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What a Haiti Trip Means to Future Doctors



Dr. Bosworth is ever mindful of her call to teach as well as serve in Haiti. She has created a course of study for which Haiti is the lecture hall, the laboratory, and the textbook.

Student doctor Alicia Palmer discovered how thoroughly Haiti can teach. “Not having access to lab tests and X-rays means pausing to thinking critically about the symptom picture, your physical findings, and the most likely outcomes.”

That’s precisely what Dr. Bosworth learned on her first visit to Haiti. She returned to South Dakota knowing she’d just practiced, by far, the best medicine of her life! Student Kayt Calmus describes the same feeling. In Haiti, she says, a physician learns to rely on her own skills to examine a patient and ask the right questions. Kayt returned from her Haiti trip revitalized in her dedication to medicine.

Time spent in Haiti can encourage medical students to fashion careers around strong commitment to patients of every socio-economic station. “Our current medical culture in the U.S. focuses on an altruistic goal of delivering exceptional care without considering who will pay the bill or how,” adds Dr. Bosworth. “In Haiti, students will confront the connection between poverty and little or no medical care. I believe this mission experience will change a medical student forever!”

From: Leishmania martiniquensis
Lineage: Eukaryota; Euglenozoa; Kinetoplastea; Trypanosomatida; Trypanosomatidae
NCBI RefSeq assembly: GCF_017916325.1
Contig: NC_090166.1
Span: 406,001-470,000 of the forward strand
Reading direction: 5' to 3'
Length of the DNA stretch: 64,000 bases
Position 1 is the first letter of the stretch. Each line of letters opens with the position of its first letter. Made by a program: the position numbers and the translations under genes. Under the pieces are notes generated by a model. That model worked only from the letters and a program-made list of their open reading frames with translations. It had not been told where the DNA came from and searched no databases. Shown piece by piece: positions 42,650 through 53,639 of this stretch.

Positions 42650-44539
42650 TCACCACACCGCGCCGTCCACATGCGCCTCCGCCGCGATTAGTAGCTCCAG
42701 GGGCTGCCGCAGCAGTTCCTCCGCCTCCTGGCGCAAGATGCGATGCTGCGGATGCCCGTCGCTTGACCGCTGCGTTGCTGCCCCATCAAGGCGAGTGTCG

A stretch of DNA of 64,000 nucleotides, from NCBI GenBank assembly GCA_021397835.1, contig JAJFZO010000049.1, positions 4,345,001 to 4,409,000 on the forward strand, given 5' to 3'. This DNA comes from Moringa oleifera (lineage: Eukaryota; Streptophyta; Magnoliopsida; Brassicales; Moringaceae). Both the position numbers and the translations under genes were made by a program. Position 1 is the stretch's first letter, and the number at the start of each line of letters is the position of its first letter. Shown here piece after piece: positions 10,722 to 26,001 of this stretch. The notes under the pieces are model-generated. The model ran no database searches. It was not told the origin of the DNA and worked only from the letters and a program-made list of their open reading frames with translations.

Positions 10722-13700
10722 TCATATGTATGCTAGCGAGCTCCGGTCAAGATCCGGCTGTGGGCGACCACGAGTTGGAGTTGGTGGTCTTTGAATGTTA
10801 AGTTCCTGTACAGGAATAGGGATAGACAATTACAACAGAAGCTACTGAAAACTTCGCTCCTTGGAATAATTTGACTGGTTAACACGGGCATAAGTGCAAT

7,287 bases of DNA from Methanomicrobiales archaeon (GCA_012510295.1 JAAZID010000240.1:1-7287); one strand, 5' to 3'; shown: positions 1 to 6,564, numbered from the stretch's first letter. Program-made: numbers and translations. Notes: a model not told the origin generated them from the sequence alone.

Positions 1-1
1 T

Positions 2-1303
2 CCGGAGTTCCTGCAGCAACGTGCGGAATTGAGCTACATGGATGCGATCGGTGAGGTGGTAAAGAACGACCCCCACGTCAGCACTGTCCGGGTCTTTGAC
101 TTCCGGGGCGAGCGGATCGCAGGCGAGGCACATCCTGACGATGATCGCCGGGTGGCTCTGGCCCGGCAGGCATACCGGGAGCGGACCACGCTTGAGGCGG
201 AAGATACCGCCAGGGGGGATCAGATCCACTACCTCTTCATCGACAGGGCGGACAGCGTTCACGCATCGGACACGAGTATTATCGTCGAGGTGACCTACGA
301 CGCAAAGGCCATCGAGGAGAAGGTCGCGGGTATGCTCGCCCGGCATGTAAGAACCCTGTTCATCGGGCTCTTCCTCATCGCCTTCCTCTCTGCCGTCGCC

Students looking ahead to a medical degree can learn from this trip as well. Sam Fogas, a pre-med student at the University of Minnesota, had no idea how hands-on his Haiti experience would be. “I did (medical) things I never imagined I’d get to do this early in my career.”

Sam’s assigned role on the Haiti team was triage—determining which patients coming through the door were most in need of immediate care. “Along with another pre-med student and a social worker, I took temperatures, checked blood pressure, and interviewed patients through a translator.”

To be sure, that was a valuable service and useful experience for a future medical practitioner. But Sam is more likely to tell his college classmates about standing by as the Preventive Health Strategies (PHS) medical team performed four in-the-moment surgeries. “We got to be right there to see her deal with a very bad bacterial arm infection, for one thing. Dr. Bosworth explained why she did one procedure and not another.”

Sam was there when a small earthquake shook the makeshift operating room. Interpreters ran outside, fearing a repeat of the massive 2010 event in Haiti. The PHS team didn’t react to the tremors but stayed focused on completing the life-saving operation.